There are things we can do to look after our mental wellbeing during this time. On this page, we are gathering the information, links and resources that we can, to help keep you informed and protect your mental health. Click to read more… https://www.samh.org.uk/about-mental-health/self-help-and-wellbeing/coronavirus-and-your-mental-wellbeing

Young Scot

Find out more about what's happening and the simple steps you can take to help prevent catching COVID-19 and spreading to others. Also find out more about what you can do if you are feeling anxious and worried, and how you can support others in your community. Click to read more… https://young.scot/campaigns/national/coronavirus

Scottish Qualification Authority

Scottish Qualification Authority is working closely in partnership with Colleges Scotland in these unprecedented times. We are working together to recognise learner achievement in as fair a way as possible. Click to read more… https://www.sqa.org.uk/sqa/93717.html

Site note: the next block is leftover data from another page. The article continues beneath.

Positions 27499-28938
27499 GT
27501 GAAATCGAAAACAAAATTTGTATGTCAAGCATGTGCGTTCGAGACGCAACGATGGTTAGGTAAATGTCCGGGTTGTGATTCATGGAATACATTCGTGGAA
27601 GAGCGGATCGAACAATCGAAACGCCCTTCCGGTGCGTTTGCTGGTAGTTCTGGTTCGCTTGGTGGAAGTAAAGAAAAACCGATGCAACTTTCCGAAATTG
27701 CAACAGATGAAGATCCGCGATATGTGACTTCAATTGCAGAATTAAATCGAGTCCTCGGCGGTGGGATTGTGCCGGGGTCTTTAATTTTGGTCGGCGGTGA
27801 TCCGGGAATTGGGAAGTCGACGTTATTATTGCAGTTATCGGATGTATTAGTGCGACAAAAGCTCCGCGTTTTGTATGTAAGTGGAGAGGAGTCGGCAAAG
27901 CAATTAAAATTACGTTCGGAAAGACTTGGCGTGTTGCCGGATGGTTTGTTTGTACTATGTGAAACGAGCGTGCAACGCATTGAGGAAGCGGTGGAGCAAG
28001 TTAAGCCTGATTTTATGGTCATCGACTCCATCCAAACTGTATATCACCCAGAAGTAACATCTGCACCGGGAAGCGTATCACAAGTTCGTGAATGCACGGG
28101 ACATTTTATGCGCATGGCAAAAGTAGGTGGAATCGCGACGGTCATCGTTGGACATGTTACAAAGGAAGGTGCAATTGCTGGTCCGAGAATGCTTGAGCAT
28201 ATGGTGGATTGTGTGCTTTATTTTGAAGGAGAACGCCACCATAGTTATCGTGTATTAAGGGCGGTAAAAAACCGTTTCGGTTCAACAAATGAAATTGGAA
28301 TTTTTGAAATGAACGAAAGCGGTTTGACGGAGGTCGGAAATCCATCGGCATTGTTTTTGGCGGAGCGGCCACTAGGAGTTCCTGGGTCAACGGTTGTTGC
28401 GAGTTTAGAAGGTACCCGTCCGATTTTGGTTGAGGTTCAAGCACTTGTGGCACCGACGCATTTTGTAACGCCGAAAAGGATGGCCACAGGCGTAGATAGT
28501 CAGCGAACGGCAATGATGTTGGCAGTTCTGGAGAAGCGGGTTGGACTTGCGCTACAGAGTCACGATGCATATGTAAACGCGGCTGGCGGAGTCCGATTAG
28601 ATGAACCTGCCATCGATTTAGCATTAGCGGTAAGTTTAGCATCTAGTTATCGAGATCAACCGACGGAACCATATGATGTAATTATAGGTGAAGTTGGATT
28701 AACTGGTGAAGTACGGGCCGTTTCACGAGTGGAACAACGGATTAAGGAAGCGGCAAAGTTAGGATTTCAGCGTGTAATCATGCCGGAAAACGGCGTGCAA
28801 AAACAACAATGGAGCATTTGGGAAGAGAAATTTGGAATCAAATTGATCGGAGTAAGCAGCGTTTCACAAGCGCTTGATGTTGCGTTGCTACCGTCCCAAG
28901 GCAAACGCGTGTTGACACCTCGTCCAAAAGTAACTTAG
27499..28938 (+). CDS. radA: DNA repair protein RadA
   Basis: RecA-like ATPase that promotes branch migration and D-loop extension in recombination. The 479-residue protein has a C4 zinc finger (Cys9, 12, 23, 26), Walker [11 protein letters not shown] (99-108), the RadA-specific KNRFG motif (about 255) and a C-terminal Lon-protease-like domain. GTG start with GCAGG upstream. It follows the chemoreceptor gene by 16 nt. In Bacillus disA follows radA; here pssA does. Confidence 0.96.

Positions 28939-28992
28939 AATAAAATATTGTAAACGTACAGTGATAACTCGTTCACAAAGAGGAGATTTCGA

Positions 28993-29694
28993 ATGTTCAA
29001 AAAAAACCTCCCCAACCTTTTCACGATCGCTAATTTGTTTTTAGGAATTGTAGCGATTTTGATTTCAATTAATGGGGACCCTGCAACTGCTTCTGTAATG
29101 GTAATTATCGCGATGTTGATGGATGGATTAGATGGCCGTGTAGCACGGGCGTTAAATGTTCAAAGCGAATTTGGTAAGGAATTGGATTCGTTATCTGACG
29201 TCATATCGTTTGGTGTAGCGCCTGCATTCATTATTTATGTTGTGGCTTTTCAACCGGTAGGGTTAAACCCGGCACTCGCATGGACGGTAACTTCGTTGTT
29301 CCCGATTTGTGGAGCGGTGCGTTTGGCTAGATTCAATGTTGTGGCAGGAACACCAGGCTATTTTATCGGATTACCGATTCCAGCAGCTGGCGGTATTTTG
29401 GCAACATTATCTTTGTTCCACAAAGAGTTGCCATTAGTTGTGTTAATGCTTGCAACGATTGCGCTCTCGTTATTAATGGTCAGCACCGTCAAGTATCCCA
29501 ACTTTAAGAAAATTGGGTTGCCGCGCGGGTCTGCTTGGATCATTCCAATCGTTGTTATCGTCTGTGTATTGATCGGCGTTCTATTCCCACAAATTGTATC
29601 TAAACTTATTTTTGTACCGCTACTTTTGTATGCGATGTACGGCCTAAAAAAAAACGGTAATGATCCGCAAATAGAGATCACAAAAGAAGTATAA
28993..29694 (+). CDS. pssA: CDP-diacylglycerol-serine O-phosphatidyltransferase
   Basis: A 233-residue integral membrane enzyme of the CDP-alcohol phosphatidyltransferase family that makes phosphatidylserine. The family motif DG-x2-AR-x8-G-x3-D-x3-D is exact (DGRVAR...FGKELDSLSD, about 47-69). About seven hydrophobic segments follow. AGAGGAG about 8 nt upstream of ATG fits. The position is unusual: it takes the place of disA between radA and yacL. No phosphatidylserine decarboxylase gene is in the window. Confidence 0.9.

Centre for Disease Control

Everyone reacts differently to stressful situations. How you respond to the outbreak can depend on your background, the things that make you different from other people, and the community you live in. Click to read more… https://www.cdc.gov/coronavirus/2019-ncov/prepare/managing-stress-anxiety.html

Mental Health Europe

Good mental health and positive wellbeing can help you better cope with the COVID-19 threat and the uncertainty it’s creating. There are many ways to keep a sense of control in order to ease coronavirus anxiety. Click to read more… https://www.mhe-sme.org/covid-19/

Mind

This might feel difficult or stressful. But there are lots of things you can try that could help your wellbeing. This information is to help you cope. Click to read more... https://www.mind.org.uk/information-support/coronavirus/coronavirus-and-your-wellbeing/

Contact: Psychological Service
Tel: 01592 583349
Email: psychological.service@fife.gov.uk